Civil Law

OPULENCIA v. CA G.R. No. 125835 July 30, 1998 Succession, Hereditary Rights


Private respondents filed a complaint for specific performance against herein petitioner Natalia Carpena Opulencia, alleging that she executed in their favor a CONTRACT TO SELL Lot 2125 of the Sta. Rosa Estate, consisting of 23,766 sqms.; that plaintiffs paid a downpayment of P300,000.00 but Opulencia, despite demands, failed to comply with her obligations under the contract. 

Petitioner, while admitting the execution of the contract in favor of plaintiffs and receipt of P300,000.00 as downpayment, avers that the property subject of the contract formed part of the Estate of Demetrio Carpena (petitioner’s father), in respect of which a petition for probate was filed with the RTC; that at the time the contract was executed, the parties were aware of the pendency of the probate proceeding; that the contract to sell was not approved by the probate court; that realizing the nullity of the contract [petitioner] had offered to return the downpayment received from [private respondents], but the latter refused to accept it.

The complaint was dismissed by the trial court.

On appeal, the CA rendered a Decision declaring the Contract to Sell valid, subject to the outcome of the testate proceedings on Demetrio Carpena’s estate.

Hence, the instant petition.


Whether or not a contract to sell a real property involved in testate proceedings is valid and binding without the approval of the probate court?


The petition has no merit.

In a nutshell, petitioner contends that “where the estate of the deceased person is already the subject of a testate or intestate proceeding, the administrator cannot enter into any transaction involving it without prior approval of the Probate Court.” 

She maintains that the Contract to Sell is void because it was not approved by the probate court, as required by Section 7, Rule 89 of the Rules of Court:

Sec. 7. Regulations for granting authority to sell, mortgage, or otherwise encumber estate. — The court having jurisdiction of the estate of the deceased may authorize the executor or administrator to sell, mortgage, or otherwise encumber real estate, in cases provided by these rules and when it appears necessary or beneficial xxx xxx xxx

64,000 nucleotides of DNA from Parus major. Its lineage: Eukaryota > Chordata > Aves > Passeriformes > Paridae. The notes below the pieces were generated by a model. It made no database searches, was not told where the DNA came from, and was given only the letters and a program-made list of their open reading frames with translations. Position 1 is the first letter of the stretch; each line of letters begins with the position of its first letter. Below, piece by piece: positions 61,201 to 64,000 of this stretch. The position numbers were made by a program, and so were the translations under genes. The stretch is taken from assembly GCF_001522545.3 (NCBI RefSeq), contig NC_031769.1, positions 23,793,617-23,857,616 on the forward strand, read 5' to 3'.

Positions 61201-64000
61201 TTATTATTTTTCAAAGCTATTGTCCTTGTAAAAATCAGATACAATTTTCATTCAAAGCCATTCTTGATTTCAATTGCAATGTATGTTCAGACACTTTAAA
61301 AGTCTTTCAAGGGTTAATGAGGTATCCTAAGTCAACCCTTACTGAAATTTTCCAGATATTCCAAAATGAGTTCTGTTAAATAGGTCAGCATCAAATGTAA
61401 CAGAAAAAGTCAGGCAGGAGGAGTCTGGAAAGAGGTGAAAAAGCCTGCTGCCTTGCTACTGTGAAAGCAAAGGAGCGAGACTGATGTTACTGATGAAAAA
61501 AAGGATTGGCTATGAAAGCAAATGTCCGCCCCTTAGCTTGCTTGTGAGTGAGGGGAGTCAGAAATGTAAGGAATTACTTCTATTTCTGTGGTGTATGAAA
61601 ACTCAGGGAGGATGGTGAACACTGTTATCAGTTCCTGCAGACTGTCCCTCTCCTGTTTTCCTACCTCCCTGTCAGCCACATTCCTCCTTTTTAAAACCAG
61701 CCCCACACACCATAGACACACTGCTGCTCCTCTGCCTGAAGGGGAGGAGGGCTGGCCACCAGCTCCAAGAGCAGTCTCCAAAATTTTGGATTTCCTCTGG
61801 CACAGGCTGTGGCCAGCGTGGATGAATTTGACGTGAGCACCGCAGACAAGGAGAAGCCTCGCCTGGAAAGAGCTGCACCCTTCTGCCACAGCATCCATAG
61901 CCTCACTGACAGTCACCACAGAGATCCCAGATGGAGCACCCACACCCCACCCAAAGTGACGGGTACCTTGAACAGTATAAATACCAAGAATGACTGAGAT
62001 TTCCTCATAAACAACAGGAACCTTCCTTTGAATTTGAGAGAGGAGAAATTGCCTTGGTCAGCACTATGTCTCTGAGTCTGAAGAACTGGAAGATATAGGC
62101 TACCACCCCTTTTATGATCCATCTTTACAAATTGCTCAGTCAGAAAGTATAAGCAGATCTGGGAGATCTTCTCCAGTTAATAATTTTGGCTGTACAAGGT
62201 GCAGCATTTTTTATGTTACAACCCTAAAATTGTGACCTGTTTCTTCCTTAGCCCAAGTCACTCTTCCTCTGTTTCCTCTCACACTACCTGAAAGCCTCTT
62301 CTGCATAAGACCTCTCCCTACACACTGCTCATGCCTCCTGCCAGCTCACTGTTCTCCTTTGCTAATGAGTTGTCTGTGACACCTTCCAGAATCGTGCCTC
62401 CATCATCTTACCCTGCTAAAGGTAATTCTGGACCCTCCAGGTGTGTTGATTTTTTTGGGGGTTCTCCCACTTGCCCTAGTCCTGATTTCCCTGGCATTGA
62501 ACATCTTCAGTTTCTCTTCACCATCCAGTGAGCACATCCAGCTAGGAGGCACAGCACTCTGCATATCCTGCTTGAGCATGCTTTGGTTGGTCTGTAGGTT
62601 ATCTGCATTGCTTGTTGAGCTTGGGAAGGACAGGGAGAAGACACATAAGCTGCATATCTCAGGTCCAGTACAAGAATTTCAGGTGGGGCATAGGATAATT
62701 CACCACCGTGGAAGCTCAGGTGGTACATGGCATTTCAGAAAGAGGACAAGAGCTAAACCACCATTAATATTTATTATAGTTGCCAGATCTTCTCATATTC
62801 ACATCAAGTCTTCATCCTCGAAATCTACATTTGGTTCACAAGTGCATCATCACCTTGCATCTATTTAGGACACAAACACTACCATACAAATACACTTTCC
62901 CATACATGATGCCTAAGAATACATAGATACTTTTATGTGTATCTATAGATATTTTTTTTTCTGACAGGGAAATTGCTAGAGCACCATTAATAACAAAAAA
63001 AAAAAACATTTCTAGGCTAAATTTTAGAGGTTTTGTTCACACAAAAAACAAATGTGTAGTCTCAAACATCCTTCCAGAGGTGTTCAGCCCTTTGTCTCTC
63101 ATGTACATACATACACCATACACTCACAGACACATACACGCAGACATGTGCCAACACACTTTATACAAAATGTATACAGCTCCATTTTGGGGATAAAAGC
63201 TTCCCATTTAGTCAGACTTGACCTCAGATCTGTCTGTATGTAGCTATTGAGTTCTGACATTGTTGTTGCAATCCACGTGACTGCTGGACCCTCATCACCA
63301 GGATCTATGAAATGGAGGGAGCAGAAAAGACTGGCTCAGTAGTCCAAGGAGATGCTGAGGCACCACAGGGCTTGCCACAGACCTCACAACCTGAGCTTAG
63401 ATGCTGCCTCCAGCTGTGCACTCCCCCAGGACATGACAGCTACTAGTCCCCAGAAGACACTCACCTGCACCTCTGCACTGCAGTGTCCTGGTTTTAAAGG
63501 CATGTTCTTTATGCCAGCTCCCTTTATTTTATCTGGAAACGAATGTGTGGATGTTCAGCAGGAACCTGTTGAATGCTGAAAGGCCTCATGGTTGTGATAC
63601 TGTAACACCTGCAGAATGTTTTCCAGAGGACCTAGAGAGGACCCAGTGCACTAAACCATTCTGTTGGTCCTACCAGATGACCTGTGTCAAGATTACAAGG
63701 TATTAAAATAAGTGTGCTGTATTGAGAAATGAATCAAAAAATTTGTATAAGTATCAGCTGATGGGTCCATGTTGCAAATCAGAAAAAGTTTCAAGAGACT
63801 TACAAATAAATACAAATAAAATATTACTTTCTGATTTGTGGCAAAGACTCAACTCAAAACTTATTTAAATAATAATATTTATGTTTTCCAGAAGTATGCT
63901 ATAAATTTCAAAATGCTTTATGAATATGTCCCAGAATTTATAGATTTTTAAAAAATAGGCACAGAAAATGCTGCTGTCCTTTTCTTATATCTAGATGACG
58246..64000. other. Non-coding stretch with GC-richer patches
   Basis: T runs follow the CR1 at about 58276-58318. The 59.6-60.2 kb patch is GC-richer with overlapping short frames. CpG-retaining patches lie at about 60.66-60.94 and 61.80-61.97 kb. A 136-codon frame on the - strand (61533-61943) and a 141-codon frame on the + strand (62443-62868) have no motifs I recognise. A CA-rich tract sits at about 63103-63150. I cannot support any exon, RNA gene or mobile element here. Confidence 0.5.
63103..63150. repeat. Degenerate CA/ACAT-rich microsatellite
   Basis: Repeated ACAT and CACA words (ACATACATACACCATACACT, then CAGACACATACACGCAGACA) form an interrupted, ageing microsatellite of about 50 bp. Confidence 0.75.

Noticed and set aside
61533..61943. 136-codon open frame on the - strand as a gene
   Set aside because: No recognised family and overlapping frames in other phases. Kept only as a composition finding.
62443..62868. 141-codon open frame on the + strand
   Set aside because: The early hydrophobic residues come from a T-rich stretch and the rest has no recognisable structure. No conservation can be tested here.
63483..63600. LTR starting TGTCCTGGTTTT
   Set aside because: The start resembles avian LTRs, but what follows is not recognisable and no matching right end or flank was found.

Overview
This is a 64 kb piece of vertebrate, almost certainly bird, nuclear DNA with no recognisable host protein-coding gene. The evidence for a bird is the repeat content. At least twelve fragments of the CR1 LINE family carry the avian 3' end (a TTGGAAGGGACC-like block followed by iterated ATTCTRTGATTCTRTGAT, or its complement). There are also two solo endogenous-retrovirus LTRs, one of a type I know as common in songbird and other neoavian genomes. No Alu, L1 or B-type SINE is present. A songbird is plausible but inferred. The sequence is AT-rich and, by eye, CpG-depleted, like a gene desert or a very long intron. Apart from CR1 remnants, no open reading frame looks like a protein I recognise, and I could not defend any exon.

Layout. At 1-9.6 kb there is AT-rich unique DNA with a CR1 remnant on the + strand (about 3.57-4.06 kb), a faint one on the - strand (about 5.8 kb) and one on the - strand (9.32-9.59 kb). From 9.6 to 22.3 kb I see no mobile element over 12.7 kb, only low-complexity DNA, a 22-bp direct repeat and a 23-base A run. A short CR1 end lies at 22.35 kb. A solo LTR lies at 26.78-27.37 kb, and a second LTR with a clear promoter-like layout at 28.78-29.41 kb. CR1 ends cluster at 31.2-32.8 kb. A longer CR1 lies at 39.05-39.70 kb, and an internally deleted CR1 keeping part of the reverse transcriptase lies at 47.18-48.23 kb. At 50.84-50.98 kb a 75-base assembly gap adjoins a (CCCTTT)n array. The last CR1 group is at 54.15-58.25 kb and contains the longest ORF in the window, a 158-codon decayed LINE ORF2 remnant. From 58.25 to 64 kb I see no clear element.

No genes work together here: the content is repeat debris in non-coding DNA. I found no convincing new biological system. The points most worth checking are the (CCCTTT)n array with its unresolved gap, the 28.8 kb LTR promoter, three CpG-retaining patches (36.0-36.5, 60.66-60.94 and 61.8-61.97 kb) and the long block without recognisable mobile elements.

The Court is not persuaded. As correctly ruled by the CA, Section 7 of Rule 89 of the Rules of Court is not applicable, because petitioner entered into the Contract to Sell in her capacity as an heiress, not as an executrix or administratrix of the estate.

Contract to Sell Valid

We emphasize that hereditary rights are vested in the heir or heirs from the moment of the decedent’s death.  

Petitioner, therefore, became the owner of her hereditary share the moment her father died. Thus, the lack of judicial approval does not invalidate the Contract to Sell, because the petitioner has the substantive right to sell the whole or a part of her share in the estate of her late father.  

Thus, in Jakosalem vs. Rafols, the Court resolved an identical issue under the old Civil Code and held:

Art. 440 of the Civil Code provides that “the possession of hereditary property is deemed to be transmitted to the heir without interruption from the instant of the death of the decedent, in case the inheritance be accepted.” 

And Manresa with reason states that upon the death of a person, each of his heirs “becomes the undivided owner of the whole estate left with respect to the part or portion which might be adjudicated to him, a community of ownership being thus formed among the co-owners of the estate while it remains undivided.” . . . 

And according to article 399 of the Civil Code, every part owner may assign or mortgage his part in the common property, and the effect of such assignment or mortgage shall be limited to the portion which may be allotted him in the partition upon the dissolution of the community. 

Hence, where some of the heirs, without the concurrence of the others, sold a property left by their deceased father, this Court, speaking thru its then Chief Justice Cayetano Arellano, said that the sale was valid, but that the effect thereof was limited to the share which may be allotted to the vendors upon the partition of the estate.

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